UK banks may change the way they reward staff for performance this year without waiting for regulators to issue updated guidelines on pay.
The European Banking Authority (EBA) planned to publish new guidelines on bankers' pay by the end of last year, incorporating the findings of a probe into discretionary remuneration.
The rules will be delayed until at least next month, a source said.
The London-based EBA moved late last year to close a loophole in European Union law that banks used to sidestep a ban on bonuses worth more than twice fixed pay with so-called role-based allowances.
"My suspicion is that banks will take a look at the things highlighted by the EBA and start looking at whether these parts are in their own allowances and adjust them accordingly," Mark Ife, a remuneration partner at Herbert Smith Freehills, said.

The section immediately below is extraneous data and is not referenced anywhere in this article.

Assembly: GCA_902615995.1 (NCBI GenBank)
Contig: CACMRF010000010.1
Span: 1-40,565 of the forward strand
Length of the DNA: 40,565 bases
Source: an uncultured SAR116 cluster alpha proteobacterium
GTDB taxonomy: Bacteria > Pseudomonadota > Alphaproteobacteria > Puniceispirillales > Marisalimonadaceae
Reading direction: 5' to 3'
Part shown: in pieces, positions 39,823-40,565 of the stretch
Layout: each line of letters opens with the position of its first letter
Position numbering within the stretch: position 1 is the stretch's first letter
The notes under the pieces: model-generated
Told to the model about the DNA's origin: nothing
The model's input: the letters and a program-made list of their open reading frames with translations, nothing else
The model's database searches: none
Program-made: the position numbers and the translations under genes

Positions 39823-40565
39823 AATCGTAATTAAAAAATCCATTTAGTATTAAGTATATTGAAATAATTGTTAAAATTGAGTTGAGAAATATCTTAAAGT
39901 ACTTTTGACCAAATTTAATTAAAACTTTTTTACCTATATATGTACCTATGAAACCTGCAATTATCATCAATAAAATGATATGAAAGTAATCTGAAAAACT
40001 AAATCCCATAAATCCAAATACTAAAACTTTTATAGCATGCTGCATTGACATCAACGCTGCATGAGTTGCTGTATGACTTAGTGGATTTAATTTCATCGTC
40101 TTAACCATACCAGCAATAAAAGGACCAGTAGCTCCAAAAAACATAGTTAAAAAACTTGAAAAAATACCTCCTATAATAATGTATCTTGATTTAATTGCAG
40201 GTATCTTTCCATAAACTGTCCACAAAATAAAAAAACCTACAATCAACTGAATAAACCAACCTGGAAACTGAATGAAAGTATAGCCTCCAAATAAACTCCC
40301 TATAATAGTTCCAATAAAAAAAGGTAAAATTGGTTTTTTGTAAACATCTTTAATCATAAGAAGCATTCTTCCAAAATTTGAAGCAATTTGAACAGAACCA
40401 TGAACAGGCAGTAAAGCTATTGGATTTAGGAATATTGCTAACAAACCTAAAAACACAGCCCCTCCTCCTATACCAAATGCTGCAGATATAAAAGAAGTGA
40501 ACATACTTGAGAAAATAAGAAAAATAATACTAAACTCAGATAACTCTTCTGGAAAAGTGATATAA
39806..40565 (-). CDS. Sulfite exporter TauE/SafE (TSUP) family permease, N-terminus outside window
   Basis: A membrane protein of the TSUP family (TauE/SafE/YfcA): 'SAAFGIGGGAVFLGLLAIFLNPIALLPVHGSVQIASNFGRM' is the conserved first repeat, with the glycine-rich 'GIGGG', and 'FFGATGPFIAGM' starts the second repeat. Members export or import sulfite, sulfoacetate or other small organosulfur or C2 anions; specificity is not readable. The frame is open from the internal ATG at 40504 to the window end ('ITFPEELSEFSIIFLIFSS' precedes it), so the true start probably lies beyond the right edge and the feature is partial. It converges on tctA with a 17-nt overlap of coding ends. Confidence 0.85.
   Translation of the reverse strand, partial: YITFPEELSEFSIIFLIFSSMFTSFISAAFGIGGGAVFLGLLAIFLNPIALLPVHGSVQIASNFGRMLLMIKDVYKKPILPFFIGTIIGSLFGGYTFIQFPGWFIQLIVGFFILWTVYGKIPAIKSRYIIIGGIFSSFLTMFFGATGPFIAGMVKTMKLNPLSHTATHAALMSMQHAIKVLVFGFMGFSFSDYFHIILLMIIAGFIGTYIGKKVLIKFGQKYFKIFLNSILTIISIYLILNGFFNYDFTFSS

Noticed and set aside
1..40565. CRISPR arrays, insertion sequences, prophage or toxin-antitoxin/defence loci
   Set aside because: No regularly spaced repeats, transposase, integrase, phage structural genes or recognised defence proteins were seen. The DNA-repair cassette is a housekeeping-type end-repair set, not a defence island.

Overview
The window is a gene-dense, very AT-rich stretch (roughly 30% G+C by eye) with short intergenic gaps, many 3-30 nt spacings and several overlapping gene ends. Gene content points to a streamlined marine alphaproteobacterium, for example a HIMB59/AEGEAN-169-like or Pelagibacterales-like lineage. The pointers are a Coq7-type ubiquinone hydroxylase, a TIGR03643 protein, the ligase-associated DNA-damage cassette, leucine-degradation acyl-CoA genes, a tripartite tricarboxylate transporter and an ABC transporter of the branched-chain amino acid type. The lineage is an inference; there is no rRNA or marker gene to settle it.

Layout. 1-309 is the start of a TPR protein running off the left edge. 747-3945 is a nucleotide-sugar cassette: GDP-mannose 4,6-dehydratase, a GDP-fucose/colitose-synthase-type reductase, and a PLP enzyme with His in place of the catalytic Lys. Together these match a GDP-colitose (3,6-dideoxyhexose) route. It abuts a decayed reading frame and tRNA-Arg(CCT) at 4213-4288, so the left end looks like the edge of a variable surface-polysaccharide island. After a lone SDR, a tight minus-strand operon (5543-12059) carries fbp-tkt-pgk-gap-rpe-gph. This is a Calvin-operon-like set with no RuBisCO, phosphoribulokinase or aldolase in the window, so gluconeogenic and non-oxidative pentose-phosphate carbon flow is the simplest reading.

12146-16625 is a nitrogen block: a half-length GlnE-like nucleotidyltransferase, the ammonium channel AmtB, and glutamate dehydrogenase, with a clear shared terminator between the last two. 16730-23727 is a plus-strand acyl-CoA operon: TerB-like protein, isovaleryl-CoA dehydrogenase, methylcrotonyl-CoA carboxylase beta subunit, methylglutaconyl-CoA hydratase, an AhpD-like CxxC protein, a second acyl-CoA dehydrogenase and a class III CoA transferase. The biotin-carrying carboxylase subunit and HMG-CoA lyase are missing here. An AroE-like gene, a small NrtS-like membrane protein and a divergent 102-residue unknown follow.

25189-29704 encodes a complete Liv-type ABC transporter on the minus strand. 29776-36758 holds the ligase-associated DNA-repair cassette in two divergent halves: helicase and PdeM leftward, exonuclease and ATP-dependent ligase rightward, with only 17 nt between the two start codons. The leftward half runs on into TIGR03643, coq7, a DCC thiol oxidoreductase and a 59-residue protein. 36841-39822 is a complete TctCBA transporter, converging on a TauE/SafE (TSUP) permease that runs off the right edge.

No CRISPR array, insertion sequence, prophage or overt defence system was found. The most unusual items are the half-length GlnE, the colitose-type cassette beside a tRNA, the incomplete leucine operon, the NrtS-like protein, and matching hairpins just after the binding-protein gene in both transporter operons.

"This is something that ought to be treated as a matter of urgency."
EU politicians last year adopted the world's toughest bonus rules to tackle what they called a gambling culture blamed for triggering the 2008 financial crisis.
Royal Bank of Scotland and HSBC were among European banks that responded by giving employees cash allowances depending on seniority to evade the restriction. HSBC was the first lender in the UK to reveal its plans for allowances.